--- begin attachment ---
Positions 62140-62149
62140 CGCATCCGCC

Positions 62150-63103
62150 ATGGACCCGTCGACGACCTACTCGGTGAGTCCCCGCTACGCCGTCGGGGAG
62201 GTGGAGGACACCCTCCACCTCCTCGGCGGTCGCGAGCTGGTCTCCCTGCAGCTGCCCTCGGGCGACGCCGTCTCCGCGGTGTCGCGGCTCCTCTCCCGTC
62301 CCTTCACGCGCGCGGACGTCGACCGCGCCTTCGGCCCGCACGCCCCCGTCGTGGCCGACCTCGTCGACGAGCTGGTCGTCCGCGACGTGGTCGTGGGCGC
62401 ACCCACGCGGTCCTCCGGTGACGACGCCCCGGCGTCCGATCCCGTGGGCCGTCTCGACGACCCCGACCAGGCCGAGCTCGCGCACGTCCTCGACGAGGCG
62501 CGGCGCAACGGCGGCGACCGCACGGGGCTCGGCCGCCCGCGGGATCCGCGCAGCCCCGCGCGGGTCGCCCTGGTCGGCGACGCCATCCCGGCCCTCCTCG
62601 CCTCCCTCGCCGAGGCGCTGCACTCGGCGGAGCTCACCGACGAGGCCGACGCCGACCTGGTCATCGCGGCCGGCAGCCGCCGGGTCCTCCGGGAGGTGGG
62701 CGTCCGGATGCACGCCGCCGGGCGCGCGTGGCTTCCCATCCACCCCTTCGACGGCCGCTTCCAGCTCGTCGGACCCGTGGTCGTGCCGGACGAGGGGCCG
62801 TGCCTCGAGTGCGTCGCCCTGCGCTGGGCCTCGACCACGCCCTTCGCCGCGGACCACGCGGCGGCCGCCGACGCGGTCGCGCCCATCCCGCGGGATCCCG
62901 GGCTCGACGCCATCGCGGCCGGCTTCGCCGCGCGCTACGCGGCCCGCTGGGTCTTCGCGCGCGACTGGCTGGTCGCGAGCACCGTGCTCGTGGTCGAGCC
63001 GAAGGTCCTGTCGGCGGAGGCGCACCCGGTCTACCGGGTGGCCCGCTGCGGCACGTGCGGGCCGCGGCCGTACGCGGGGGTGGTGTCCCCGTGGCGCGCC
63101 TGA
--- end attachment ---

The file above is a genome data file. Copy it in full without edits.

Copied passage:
Positions 62140-62149
62140 CGCATCCGCC

Positions 62150-63103
62150 ATGGACCCGTCGACGACCTACTCGGTGAGTCCCCGCTACGCCGTCGGGGAG
62201 GTGGAGGACACCCTCCACCTCCTCGGCGGTCGCGAGCTGGTCTCCCTGCAGCTGCCCTCGGGCGACGCCGTCTCCGCGGTGTCGCGGCTCCTCTCCCGTC
62301 CCTTCACGCGCGCGGACGTCGACCGCGCCTTCGGCCCGCACGCCCCCGTCGTGGCCGACCTCGTCGACGAGCTGGTCGTCCGCGACGTGGTCGTGGGCGC
62401 ACCCACGCGGTCCTCCGGTGACGACGCCCCGGCGTCCGATCCCGTGGGCCGTCTCGACGACCCCGACCAGGCCGAGCTCGCGCACGTCCTCGACGAGGCG
62501 CGGCGCAACGGCGGCGACCGCACGGGGCTCGGCCGCCCGCGGGATCCGCGCAGCCCCGCGCGGGTCGCCCTGGTCGGCGACGCCATCCCGGCCCTCCTCG
62601 CCTCCCTCGCCGAGGCGCTGCACTCGGCGGAGCTCACCGACGAGGCCGACGCCGACCTGGTCATCGCGGCCGGCAGCCGCCGGGTCCTCCGGGAGGTGGG
62701 CGTCCGGATGCACGCCGCCGGGCGCGCGTGGCTTCCCATCCACCCCTTCGACGGCCGCTTCCAGCTCGTCGGACCCGTGGTCGTGCCGGACGAGGGGCCG
62801 TGCCTCGAGTGCGTCGCCCTGCGCTGGGCCTCGACCACGCCCTTCGCCGCGGACCACGCGGCGGCCGCCGACGCGGTCGCGCCCATCCCGCGGGATCCCG
62901 GGCTCGACGCCATCGCGGCCGGCTTCGCCGCGCGCTACGCGGCCCGCTGGGTCTTCGCGCGCGACTGGCTGGTCGCGAGCACCGTGCTCGTGGTCGAGCC
63001 GAAGGTCCTGTCGGCGGAGGCGCACCCGGTCTACCGGGTGGCCCGCTGCGGCACGTGCGGGCCGCGGCCGTACGCGGGGGTGGTGTCCCCGTGGCGCGCC
63101 TGA